Vertical take-off and landing fighter jets are still in service with the US Marines and the Italian and Spanish navies and may have its useful life extended.
The Harrier fighter emerged in the late 1960s in search of a feat, offering the ability to land and take off vertically in a fighter plane. Many projects had tried to unite this functionality in an attack aircraft, but only the Hawker Siddeley model was successful at the time.
The jet’s secret was the Rolls-Royce Pegasus engine, with vectorable thrust and which, instead of having a common outlet, has four rotating exhausts that can be positioned in an angle range of almost 100 degrees.
The Harrier entered service with the Royal Air Force (RAF) in 1969, but it was the Sea Harrier version that gained notoriety in 1982 during the Falklands War. With a restricted aircraft carrier fleet, the Royal Navy used the fighter and even the terrestrial version to regain control of the South Atlantic archipelago, taken by Argentina.
Already at that time, a new generation of the V/STOL fighter was being developed, in a partnership between BAE and McDonnell Douglas (now Boeing). The AV-8B or Harrier II entered service in 1985, being ordered by the US Marines.
Where are the Harriers on duty?
Since then, the aircraft has remained a major asset in the US forces, unlike the UK, which has retired all of its Harriers.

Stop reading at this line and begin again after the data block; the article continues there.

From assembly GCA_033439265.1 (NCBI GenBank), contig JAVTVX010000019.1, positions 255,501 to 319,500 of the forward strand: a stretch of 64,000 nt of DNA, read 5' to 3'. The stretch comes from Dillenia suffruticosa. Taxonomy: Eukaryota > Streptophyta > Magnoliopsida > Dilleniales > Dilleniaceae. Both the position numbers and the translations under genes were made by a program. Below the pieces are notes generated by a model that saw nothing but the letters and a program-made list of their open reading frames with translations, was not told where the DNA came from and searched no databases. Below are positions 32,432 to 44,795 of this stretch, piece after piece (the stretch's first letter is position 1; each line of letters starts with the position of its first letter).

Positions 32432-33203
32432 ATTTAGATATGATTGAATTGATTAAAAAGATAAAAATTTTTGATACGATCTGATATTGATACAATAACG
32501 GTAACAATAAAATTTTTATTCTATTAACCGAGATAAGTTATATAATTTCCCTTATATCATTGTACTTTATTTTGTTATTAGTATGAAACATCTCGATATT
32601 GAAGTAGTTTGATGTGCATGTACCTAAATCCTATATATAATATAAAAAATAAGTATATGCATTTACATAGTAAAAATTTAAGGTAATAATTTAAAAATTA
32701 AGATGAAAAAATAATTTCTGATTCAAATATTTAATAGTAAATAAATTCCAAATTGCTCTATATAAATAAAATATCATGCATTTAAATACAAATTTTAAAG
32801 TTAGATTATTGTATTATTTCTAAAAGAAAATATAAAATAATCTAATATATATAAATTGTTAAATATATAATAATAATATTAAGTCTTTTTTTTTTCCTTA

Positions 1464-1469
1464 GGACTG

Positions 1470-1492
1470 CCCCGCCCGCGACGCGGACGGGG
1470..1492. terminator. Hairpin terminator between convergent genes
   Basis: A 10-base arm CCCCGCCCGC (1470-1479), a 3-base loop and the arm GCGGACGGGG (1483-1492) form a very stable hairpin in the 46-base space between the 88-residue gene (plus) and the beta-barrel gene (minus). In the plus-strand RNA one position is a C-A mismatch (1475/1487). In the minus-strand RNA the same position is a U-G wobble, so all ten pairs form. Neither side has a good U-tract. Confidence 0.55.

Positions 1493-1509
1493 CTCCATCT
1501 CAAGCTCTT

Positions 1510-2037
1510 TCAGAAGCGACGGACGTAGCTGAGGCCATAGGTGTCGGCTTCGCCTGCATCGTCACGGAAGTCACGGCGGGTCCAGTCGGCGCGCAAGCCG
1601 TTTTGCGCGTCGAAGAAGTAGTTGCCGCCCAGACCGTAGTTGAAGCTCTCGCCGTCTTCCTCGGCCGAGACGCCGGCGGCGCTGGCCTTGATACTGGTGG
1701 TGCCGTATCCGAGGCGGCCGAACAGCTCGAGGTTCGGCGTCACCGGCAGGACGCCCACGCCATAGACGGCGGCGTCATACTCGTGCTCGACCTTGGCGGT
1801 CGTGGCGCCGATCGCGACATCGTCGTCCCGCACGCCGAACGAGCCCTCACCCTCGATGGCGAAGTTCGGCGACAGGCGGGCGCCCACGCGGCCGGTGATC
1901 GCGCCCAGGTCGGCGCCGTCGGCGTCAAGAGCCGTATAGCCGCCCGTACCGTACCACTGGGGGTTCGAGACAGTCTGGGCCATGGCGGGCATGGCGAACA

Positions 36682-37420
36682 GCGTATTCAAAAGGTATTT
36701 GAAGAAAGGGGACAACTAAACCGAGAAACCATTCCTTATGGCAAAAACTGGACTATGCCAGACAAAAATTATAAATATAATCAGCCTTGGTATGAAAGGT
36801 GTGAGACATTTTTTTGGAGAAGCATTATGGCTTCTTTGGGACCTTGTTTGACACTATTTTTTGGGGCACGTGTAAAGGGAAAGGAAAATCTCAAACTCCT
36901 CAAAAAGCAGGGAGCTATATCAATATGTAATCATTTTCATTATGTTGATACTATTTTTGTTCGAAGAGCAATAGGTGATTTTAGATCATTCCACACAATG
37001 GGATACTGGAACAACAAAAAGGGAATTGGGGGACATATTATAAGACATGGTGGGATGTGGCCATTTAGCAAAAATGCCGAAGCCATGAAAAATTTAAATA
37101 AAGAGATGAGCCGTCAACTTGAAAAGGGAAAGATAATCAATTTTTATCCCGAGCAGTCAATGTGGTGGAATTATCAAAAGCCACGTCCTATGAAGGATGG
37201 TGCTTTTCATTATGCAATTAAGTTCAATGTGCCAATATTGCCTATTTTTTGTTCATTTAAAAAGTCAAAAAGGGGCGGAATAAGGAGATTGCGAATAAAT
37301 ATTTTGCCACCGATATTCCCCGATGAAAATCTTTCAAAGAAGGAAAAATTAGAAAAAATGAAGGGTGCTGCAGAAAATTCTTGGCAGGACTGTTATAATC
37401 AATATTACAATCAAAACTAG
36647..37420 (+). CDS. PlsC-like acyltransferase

The introduction of the Lockheed Martin F-35 fighter, however, was the cue to end the Harrier’s career. Both the USMC and the Italian Navy are in the midst of this process.
The US, however, is expected to delay AV-8B operation until 2029, despite the arrival of the F-35B. In January, the company Vertex Aerospace won a contract to upgrade the fighter to extend its useful life until the end of the decade.
The Harrier II fleet in the USMC comprises 124 aircraft, including radar aircraft, for night attack and training.
Spaniards want Harrier by 2030
Italy, which is putting into service its new aircraft carrier Cavour, has started to receive the F-35Bs, which have already carried out tests onboard the vessel.
The 15 AV-8B (one of them TAV-8B) are listed in your inventory but should be used less and less as they lack systems compatible with Cavour.
The AV-8B’s other customer is Spain, which also operated the first Harrier, known in the country as “Matador”.
The Spaniards plan to keep their 12 planes operational until 2030, which could make them the last Harriers in service in the world. The country’s Navy is negotiating with the USMC to extend a joint maintenance program until at least 2028.
Currently, the AV-8Bs operate on the Juan Carlos I amphibious vessel but there are rumors that the European nation may become another F-35 customer in the future, which has recently been disproved.
Source: with agencies